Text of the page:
I am reading a book, that explains C++ traits and there is an example from C++ type_traits header with a strange
?: usage, here is the quote from the corresponding /usr/include/c++/... file:
template<typename _Tp, typename _Up> static __success_type<typename decay<decltype (true ? std::declval<_Tp>() : std::declval<_Up>())>::type> _S_test(int);
Setting aside the purpose of the given declaration, the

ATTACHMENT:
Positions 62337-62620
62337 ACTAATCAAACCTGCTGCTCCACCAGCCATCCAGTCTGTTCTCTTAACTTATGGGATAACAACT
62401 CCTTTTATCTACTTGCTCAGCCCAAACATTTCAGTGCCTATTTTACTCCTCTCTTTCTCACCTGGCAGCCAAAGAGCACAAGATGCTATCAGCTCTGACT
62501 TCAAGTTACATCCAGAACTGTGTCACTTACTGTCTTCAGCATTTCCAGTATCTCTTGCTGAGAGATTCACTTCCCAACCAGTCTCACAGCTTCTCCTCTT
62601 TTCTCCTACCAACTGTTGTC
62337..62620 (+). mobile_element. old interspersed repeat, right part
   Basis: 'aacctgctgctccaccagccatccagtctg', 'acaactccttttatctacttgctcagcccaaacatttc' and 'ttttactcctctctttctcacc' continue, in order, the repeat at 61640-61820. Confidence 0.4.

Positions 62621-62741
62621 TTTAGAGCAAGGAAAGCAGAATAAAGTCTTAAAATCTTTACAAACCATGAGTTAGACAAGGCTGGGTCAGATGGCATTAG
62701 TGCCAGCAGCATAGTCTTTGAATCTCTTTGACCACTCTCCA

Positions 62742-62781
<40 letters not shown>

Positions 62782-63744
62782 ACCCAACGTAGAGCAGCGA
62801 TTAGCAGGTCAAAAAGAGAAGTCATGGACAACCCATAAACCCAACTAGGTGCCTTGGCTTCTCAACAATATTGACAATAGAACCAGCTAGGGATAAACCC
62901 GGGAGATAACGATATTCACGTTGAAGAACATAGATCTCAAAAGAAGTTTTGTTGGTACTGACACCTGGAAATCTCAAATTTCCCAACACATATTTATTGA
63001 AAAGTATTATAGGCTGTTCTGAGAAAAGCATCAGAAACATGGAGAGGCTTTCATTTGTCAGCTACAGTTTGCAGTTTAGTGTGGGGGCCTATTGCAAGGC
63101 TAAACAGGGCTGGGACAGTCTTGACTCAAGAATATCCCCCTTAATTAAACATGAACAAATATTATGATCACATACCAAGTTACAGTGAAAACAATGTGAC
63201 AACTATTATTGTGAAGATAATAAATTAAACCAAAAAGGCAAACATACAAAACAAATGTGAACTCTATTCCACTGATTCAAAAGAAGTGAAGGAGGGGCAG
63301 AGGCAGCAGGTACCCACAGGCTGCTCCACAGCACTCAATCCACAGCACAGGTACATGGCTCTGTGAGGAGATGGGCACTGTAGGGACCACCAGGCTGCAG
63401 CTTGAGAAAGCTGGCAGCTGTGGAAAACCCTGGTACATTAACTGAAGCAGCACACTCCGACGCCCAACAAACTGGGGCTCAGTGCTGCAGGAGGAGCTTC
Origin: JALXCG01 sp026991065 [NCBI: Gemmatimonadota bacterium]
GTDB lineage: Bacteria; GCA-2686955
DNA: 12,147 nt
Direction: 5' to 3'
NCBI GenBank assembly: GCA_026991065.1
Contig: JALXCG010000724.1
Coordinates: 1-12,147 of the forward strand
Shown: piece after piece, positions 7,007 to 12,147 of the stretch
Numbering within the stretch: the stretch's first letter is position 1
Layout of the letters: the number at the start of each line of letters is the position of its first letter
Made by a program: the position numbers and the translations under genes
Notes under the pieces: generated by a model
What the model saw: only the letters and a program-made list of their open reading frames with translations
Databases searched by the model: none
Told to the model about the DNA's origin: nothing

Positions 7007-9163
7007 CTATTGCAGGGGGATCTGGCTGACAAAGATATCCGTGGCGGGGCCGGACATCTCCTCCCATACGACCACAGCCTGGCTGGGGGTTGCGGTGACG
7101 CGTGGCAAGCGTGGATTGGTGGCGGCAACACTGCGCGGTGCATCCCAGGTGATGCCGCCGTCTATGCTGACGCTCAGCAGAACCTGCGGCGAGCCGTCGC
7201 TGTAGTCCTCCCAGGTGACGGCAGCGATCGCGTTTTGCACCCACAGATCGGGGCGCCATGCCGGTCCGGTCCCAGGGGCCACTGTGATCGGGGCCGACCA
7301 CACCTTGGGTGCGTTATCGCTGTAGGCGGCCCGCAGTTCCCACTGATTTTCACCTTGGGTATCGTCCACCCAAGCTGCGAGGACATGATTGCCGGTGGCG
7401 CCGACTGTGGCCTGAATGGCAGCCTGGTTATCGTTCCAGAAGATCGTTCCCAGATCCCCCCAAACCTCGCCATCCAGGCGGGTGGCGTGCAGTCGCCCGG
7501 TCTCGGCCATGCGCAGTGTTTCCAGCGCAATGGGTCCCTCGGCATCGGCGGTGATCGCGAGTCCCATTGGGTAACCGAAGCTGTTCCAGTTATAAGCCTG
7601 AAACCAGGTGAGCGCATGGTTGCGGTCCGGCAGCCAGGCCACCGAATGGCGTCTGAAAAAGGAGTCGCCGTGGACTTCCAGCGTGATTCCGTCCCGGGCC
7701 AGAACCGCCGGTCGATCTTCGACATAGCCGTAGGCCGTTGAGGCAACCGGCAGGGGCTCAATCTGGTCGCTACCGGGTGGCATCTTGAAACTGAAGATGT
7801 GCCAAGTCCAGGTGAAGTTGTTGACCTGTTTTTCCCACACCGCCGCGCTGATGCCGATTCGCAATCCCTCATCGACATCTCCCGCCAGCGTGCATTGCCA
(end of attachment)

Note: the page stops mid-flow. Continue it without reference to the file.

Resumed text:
?: operator usage puzzles me in this code. If the first operand is
std::declval<_Tp>() will always be chosen as result of the evaluation.
How does that declval operand selection actually works?
Edit: originally read in Nicolai M. Josuttis's "The C++ Standard Library: A Tutorial and Reference, 2nd ed.", p.125. But there it is given in a slightly simplified form as compared to what my GCC header files has.